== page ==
Oakland Tribune from Oakland, California on August 12, 1942 · Page 7
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Oakland Tribune from Oakland, California · Page 7

Oakland, California
Issue Date:
Wednesday, August 12, 1942
Page 7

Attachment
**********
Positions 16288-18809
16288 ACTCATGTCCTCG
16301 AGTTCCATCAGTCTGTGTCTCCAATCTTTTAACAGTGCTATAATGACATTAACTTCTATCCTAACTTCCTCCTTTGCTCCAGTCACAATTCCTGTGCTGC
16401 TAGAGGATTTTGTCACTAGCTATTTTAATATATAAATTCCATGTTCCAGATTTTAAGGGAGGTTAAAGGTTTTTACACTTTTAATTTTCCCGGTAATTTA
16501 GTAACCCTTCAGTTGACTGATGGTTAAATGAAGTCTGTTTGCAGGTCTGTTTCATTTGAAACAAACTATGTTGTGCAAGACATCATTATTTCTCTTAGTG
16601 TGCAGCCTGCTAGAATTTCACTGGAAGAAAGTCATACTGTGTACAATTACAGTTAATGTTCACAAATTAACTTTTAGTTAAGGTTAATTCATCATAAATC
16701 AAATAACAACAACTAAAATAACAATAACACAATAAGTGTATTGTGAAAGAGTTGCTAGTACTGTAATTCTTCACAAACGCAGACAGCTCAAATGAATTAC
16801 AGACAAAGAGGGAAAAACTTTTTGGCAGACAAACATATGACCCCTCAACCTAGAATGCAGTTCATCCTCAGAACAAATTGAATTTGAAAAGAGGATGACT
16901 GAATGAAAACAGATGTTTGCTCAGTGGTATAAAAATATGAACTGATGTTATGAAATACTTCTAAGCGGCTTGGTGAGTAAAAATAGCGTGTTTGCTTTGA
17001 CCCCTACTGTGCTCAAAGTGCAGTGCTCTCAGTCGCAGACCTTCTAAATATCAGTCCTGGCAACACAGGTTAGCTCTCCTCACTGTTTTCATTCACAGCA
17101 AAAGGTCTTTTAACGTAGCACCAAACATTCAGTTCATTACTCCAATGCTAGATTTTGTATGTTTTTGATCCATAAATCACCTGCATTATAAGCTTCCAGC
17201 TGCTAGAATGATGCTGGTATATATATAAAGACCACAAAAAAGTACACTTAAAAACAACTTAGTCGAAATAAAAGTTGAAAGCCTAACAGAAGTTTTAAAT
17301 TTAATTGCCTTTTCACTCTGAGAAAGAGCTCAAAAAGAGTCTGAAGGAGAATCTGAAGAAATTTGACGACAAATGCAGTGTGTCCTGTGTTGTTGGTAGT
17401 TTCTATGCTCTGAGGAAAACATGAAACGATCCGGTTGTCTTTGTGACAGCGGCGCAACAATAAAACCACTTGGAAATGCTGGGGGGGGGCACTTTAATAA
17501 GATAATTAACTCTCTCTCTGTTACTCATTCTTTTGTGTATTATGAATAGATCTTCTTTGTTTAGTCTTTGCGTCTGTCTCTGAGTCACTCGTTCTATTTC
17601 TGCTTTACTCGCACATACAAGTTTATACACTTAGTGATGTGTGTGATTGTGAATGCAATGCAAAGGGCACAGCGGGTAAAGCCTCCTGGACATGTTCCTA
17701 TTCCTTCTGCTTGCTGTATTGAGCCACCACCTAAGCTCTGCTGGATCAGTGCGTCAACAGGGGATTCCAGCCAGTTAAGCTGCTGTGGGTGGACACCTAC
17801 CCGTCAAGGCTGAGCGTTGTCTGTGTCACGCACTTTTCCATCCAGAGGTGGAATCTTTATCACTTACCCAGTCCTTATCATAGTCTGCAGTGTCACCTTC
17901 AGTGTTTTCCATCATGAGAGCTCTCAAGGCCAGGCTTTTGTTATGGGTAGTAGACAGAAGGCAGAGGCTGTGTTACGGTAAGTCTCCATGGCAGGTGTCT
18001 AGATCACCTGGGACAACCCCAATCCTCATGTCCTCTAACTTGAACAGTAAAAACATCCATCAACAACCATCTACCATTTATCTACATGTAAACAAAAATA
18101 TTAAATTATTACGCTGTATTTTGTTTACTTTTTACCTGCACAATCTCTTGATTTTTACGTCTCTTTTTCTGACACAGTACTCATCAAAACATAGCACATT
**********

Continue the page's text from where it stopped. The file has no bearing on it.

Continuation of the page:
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It 1W I) Rail Removal BRITISH 'EAGLE' SUNK BY NAZI 'SHARK' Mercy Ship to Boys Suspected To Ijtmft'hf D$roa HAYWARD. AtUL : gree rites will be oondncted tyti Filed tn bank slill 1b ptocjmg la t Wevtsm MaflUmuiguu wldi Gtnsii4faiicn cdr cuid ees fatcee, widest cdksdtsMi v Ic BrifiaaccttToy out of Gftrahcnr. Th British. AdrnJrcdty claims) mom lotsM for tbe cdtaddaa; Ads fore, and a Waits F. ruati aetata", M a hsgfcl Be Loaded Free Of Setting Fires! ugnt or wmignrs meeuaf at California Commiision Doctors Norttibraa Steal Is Not Vita! noancod a lara number of B ship s force" of 741 wet swred, JLP. Wbvphota. (Story on Pago 1). Stovodores fa Pay Rod Cross $20,000; Firnu Contribute Throa I lasts Coat $5000; AH Within Radius of Six Hocks It Bsoond do-1 sstlssassMiT Protest W V. In support of their contentions Oat the raili in the Northbrae tun nel in Berkeley need not be re moved to supply the new Key System line to Richmond, the Call fornia Railroad Commission today forwarded to 'Washington an engi beer's report of available supplies. Justus F. Craemer. president of the Commission, wired Thomas M. Woodward, United States Maritime Commission official an earnest re quest that "nothing be done at this time to remove the Northbrae tun nel rails." 1 The amount of rail which the Maritime Commission proposes to remove is equivalent to -85 mile of ingle track, Craemer said. He added that the Railroad Commission survey of available rail here shows that titer Is the equivalent of 10 miles of unused single track on pt upeity abandoned by the Inter- urban .Electric Railway. OTHZB UNUSED TRACK In addition, Craemer wired Wood ward,' there is the equivalent of 8.7 miles of unused single track on the Key System. All this track could be made available in a very short time, he said. "Under these circumstances, Craemer informed Woodward, "this commission cannot understand why it is necessary for the Maritime Commission to requisition an in significant amouat of rail extending through the Northbrae tunnel, in view of the fact that it might be used to conserve vitsJtf nieded rubber withotrftnterf erlng with the Richmond shipyard extension." The Railroad Commission was in formed yesterday by Woodward that it was too late in protesting the removal of the rails because the MaritisM. Commission already had instituted proceedings. backing Commission Berkeley's City Council is backing the position of the Railroad Commi sion. This support was passed yes terday by a 7 to 1 vote. Pending before the Railroad Com mission is a request of the Thousand Oaks improvement Association ana the City, of Berkeley that an early hearing be held on re -establishment of Key System train service through the tunnel, to eliminate the use of lvDuses io ptcx up passengers in we fThousand Oaks district Jk.' The Key System continued to re main in ine Dacxgrouna, going aneaa with the extension to Richmond and awaiting a ruling from the Railroad Commission on the use of trains through the tunnel. When the Key System started the Richmond line, it said it had plenty of rails on hand for the Job and would not have to tap other sources, Missing Woman Is Found Here Object of two-State search for the past two weeks, Mrs. Dorothy Brown, 27, was located last night at an Oakland dance hall, where she is employed, local police reported T . . . j 1.1 J MM i in ieieiy menage to aneriu ra 'William J. Emig of Santa Clara County, they informed him of the girl's address and said she had con tacted ber mother, Mrs. Clyde Dick, of San Jose, by telephone yesterday. Mrs. Brown, also known as Dorothy Heider and Dorothy Daw son, told police she had sent her clothes to her mother from Las Vegas, Nev., and then come to Oak land. When Mrs. Dick received the clothes, they were bloodstained. Body of Man It Found Undtr Dock ' The body of a short, bald-headed man was found today lodged be tween rocks under the pier of the Hogan Lumber Company at the foot of Alice Street Part of theater floor had to be M 1 - - . . removed pciorc coroners aepuuea, aided by coastguardmen, could ex tricate the body, which apparently had been In the water about two weeks. The body was found by August Furtado, caretaker for the lumber company. In the man's pockets were found a notebook bearing a list of odd jobs he apparently had done in the last three years, a 10' cent piece, a knite and a ring of keys. There was no other Identification found in his pockets. The man was dressed in work clothes. Greyhound Granted Bock Poy Delay Costs of loading the Swedish motorshlp Kanangoora for its mercy trip from San Francisco to the Far last will be covered by donations of labor, facilities and equipment from four organisations. The San Francisco local of the CXO. Longshoremen's Union has offered to reimburse that American Red Cross for the estimated $20,000 cost of stevedore hire. In this way, every one of the 6000 members win participate per sonally in tne project rawer than have only those working on the ship volunteer their time," Germain Bulcke, local vice-president, informed A. L. Schafer, Pacific Area manager for the Red Cross. OTHERS CONTkUBtTTK Schafer annormred the Schirmer Stevedoring Company will provide services and eguipment, furnishing its own gasoline; the Waterfront employers Association will waive assessments for dockage and cargo, and H. B. Thomas and Company, custom house brokers, will contrib ute services. Three hundred thousand food packages and other supplies will be transported by the Kanangoora to American and Allied prisoners of war in Hong Kong, Shanghai, Japan and possibly the Philippines. She is expected to sail within a few days. HM4M FROM SALINAS Meanwhile from word that its Bataan mercy shl drive ended yesterday with the turn unofficially estimated at $100,000 four tunes the goal set. Lettuce auctions throughout the Nation netted in excess of $83,000 and individuals, organisations and benefits added more than $10,000. Dodge Heir Falls Unconscious When Taken to City Jail DETROIT, Aug. 11 W John Duval Dodge, 43, son of the late automotive manufacturer John F, Dodge, collapsed and was taken to the Receiving Hospital in an un. conscious condition, after his arrest today for investigation. After an examination, Dr. Donald M. Morrill, hospital superintendent, said Dodce was suffering from a cerebral hemorrhage and "may not live through the day." Chief Assistant Prosecutor Julian G. Mcintosh who investigated Dodge's arrest said he was informed that Dodge, while sitting on the floor of a district police station, suddenly threw himself backward his head striking the floor. Patrolmen Alfred Arman and Lee Brown said they took Dodge into custody after answering call from a woman on Detroit's East side, near Belle Isle, who reported she- saw a man pry a screen from the window of a nearby residence. Dodae' eldest son of the million' aire auto magnate, was left only $150 a month for life in the will of John F. Dodge, who died in He waived this monthly provision by accepting a $1,700,000 settlement offered by tne otner neirs. xears later he sought by court action to obtain a larger share ot the Dodge millions, his latest attempt being rejected by the Michigan Supreme Court last February. LpfJHd Pacific Greyhound was granted a month's delay in Federal Court today to complete details for paying thousands of dollars in back wages to station employees throughout its system. Attorneys for both the company the A.F.L. Amalsamated Elec- lc Railway and Motor Coach Em ployees of America said they had reached an agreement on a test suit brought last March by station employees in San Francisco seeking time and a half for overtime already worked. Pastor on Trial, Danies Waaring Nazi Symbol HARTFORD, Conn, Aug. 12. OP) The Rev. Kurt E. B Mnlmhn at. orously denying that he ever wore ine nau emotem, as claimed by a Government witness, declared today in court that he pointedly dis-fdstved the Anwrlan !! i- ut. 'j buttonhole while in Germany In lSBffl M IVtmt Urn vmiMh'i V- ts give me Nasi salute aOST I Mill i I nLBaii!ft.!artfr-sPfm SW JJ MsSjat ggd .SRlJ fcesBBSBssat Hayward Cadet Killed in Crash HAYWARD. Aug. 12 A father and mother who expected to attend graduation exercises of their son, Donald F. Angus, 24, from an Army flying; school learned of the youth's death today in a crash of his train ing plane. The telegram to Mr. and Mrs. Hal P. Angus Of 3034 Queen Street said only that Angus was killed Instantly and that his body would be returned to Hayward for burial. An Associated Press dispatch dis closed that the plane crashed near the Roswell Army Flying School in New Mexico after Angus had once overshot the field in an attempted landing. The cause wss not immediately determined. Mr. and Mrs. Angus had begun preparations for their trip to Roswell a week ago and had already purchased train tickets. Angus is secretary ot the Canning Workers' Union. Local No. 20843, andis well known throughout Southern Alameda County. The flier enlisted in the U.S. Air Forces less than a year ago. He also leaves a brother, Jem Angus, commercial photographer in Hayward. 4TH AIR FORCE TO SEEK REDUCTION IN ACCIDENT RATE A reduction of 25 per cent in the accident rate of Army flying al ready the lowest in the world was sought today in a program of edu cation and supervision ordered for all units of the Fourth Air Force! Closer supervision and stricter discipline in the handling of pilots and ground crews, a constant watch against sabotage and a thorough pilot education system based on standardized procedure, was -called for by Brig. Gen. Barney M. Giles, Fourth Air Force commander. At a meeting of group command ers in San Francisco yesterday, he said that "every plane cracked up, every pilot put out of action here means one less for the combat zone and so indirectly constitutes a victory for the Axis as surely as though he had been shot down. "Records show that 56 per cent of all airplane accidents occur in landing, take-off and taxiing," Gen eral uues said, or these, 10 per cent are in taxiing, or in other words, while the plane is a land carrier, and not a flying instrument' The American Army plane is no place for the old-time hell-for-leather pilot, according to Brig. Gen. William E. Kepner, commander of the Fourth Fighter Command. "The American pilot is the finest in the world because he has daring and initiative and we foster these qualities," General Kepner said, "But we are going to cut acci dent rates by eliminating careless ness. Here Is Mondays Weather; Remember? If Metropolitan Oaklanders want to see what the weather is, or is likely to be, they will have to cast a weather eye out of the window, kor Uncle Sam these days is allow ing no predictions. However, he is willing to let us in on the secret as to what the weather waa two days ago. Here it is as released this flffrnlng by his experts in the Weath-Bureau: TEMPIBATUMS XASTHtM nitn low Ragultg! It only took the advertiser at 140ft 1st Avenue 2 days to sell all his office equipment and a truck. Re sults through Tribune want Ad. ALAMEDA, Aug. 12.-Possibility that young boys started three fires yesterday, in which total damage was figured around $5000, was under investigation today. The fires broke out within a six-' block radius during a 10-hour pe riod. Tire Chief Thomas M. Lane was burned slightly on the face in the first fire at 639-641 Taylor Avenue as he laid down the first hose Una Robert S. Hoffman, 46, of 1509 Encinal Avenue, a hoseman, was severely bruised in the second fire when a piece of burning timber fell on his left shoulder- Hundreds of spectators witnessed the Taylor Avenue blaze which, according to Lane, might have started from a rubbish fire In a burner almost leaning against one of the garages at the rear of tbe apartment house. Four engine companies answered the two-alarm summons. Four ga rages and adjoining storage sheds were destroyed and the rear wall of the apartment was badly scorched. The apartment is owned by Mrs. J. C. Spence of 2983 Johnson Avenue. A car belonging to Clarence Cabal and garage were completely burned in the fire at 1439 Fifth Street, start- ing af 3:1$ pm, CabaL shipyard worker on th graveyard shift, asleep in the house, was awakened by crackling names. He tried to gtt his ear out ot the garage, but the tire beat him back, A house at 1437 Fifth Street, owned by S. C. DeLap, suffered consider' able damage and flying sparks ignited small roof tires on two hough in the neighborhood. The third alarm came at 11:20 p.m. from D. M. Staricco of 917 San Antonio Avenue. He told firemen he had heard a noise in the back of the house 10 minutes earlier, but could find nothing suspicious. Damage was aught ssssssssssssssssssssssssssssVssssaasaasjssBBaaVslssaW . Tito Amorkon Ots&nf Co, 39 ftM .50EAF.lIiATI0: v da v ci unnnonncio .i a-iimi rbuuiiuuuuriu DI0I10PA1K1 Ext slxrtlti Kill ttw til Gea tfYTfKi Without asking you a singla question regardmg -we ponuveiF win saow you at cause eg jn our modern and tcrfantifM evemrnstlon of Sinuses. Liver. Gall Bladder. Kidnars. Itomae turn, Prostate, Famela organs. Glands and Mscreya We will taUjrou your trouble, where ft ittil wll what to da Xsnt fiat what you wantT To be eertsdn causing your troubler Facte not opinions. For tbe Matt this COatTLKK EXAMINATION tK OXUt $L 9 No obligations, F" asTMSTif BASIC SCIENCE INSTITUT 443 Shartuck Aranst TaJtstas OLynpk Mn. UOt I U I tTM. HON. WD, FBL HI t fkU ML Or. 3. n. StrOa, D.O. Dr. O. a. awaasea, M. a. I UM wtatVfi Railroad Worktrs Pay Raisa Approved NEW YORK, Aug. 12.-W) Wages of between 35,000 and 50,000 workers in the railroad carrier Industry will be increased under an order estab 1 tin ing a minimum rate of 40 cents an hour, L. Metcalfe Walling, ad ministrator of tbe Wage and Hour Division of the Department of Labor, announced today. There are approximately 1,350,000 workers in the industry. The wage order will become f fective August 31, Walling said. .CALIFORNIA High Low I fl Colun Del Monte Mt. Hamilton TO Oakland OS Sacramento SS Sallnaa SS San Franelaca 44 ST. Airport 79 Santa Roal SO Stockton SS UAUante M Chicago .. Denver MDttrott SO Fort Worth MKanaajClty SS afiniMapolis ST (Saw York Mlj-lRiburih SS Tampa TO SS ST TS Si T4 T TV. SS 77 RPFCIAL OAKLAND BSPOBT Precipitation tor 14 hours endlnc at 1:90 a.m.. (r.w.T.J, .go. Seasonal to data, trace. Normal to data, .01. Staaonal to data test year, tract. vv i ' 1 Sh Andrew's Vicar It Called to LA. The Rev. Gilbert P. Prince, vicar of St. Andrew's Episcopal Church since 1939, has accepted a call to St. Alban's Episcopal Church, Los Angeles. He will conduct his usual services at St. Andrew's- next Sunday. Since assuming his first pastorate in the Oakland church, the Rev. Mr. Prince has served as Episcopal chaplain to the Episcopal students at Mills College. He received the A. B. degree from Occidental College, Los Angeles, and a B. D. degree from the Church Divinity School of the Pacific. Berkeley. He attended the University of Southern California and the graduate School of Teology at the University of the South, Sewanee, Term. 8 HERDS Fit All Ailsuntt Oar aatai Cklaaaa harbs saretr will ktle yea t resala haalth ealeblr! Hsw Ntig Hirfc Co. 2000 uarma. OaklaaS Xnr Slat St. TX-SM1 Grant Store Building Sold for $200,000 Sale of the southwest corner of 13th and Washington Streets at a price In excess of $200,000 was reported today. The property was purchased by Louis Kramer, of Los Angeles, from Felix Kahn, of MacDonald and Kahn, San Francisco. Fronting 25 feet on Washington Street and 130 feet on 13th Street, the property includes a two-story and basement brick building now under a long-term lease to the W. T. Grant Co., in connection with adjoining properties. Kramer's plans were not announced. The purchaser was represented by Herman Sims, of Los Angeles, while George Block, of the F. Bruce Maiden CO, acted for Kahn. We have beea caltae It the VMery let), bet we wee wetter aeaw ale. H'i el very simple, 0e ejeiea, eiever teas eetM eesSf t yse eae ef lfce)te ffsty Aofel fiw( 1st rrkM--$IMWaraW 41k Mae $U War lead lad Prise IMWerJeed MtoiaPrlkss 3rd Mm MWarSeaaf IS We TVs aaese yea sabmlt eae be ea ear faiwi aiMsHsaa. war eSert. aha ine aaese yea saamn? eae fee ea aay fiiwi aiWsWssa, war effert, she ef etHe. Its atweettre ipgssrsai i. the aawBtt ef tee Uer. Irs psaaawwi. Aay Jeje)a ffct isajVfPods? 40 yiai tt& 4ajweeJ Iaa)aiae5( ejf vj4fcsBTfsW HMrf i9flsaaa) a oeed . It tkeaM aef he ase the three aw bet iisnSae Hat war "a" or 1ka"i. tee erTaalhj eftaetaeTel. (21 Aaaeaaeaweet ef whwiert-wa ho wads wWile twe waess ea the (eat) Mo "UeM ft a-Wtow" shew. KeHea KK. t M WaeWeVtv, U tare to KrhM la. (1) Oepttsate awarei wf be mede fa ease ef ties. (4) Prim w9 he awafeas ee the hasli ef erlffatftty, alewraesl and seetaess. (ITIieeWaeftlwieaW ef res leas! AwhwaVsafatCa Taeees4jsamto wfaaa, ttl Yiav jjasajsaSuar' aaatssst -sjMpIlsjv gM .'iy.."q . ft- . J-1 aT ' : ft Uiyotiti m ImMlm IMPARTIAL TESTS DY 'S DIGI July Readerg Digest Ogives cigarette saiokerssyaudatkk to compare their brand withoew Old Gold. Reader's Digest employed s sdeadftc tswdag bbocaV tory to fiod out about 7 leading biiadsof dpfrmtt You are entitled to know the resultsl On two vital, major counts Old Gold fttfiWlH , a mm is ui uvmvuumj amaiiawwiis us i Get s package of oow OM ber, tomething new has )hieq -adclightioJtOsvmlfLYtjodi The swing erexywhors it n F. 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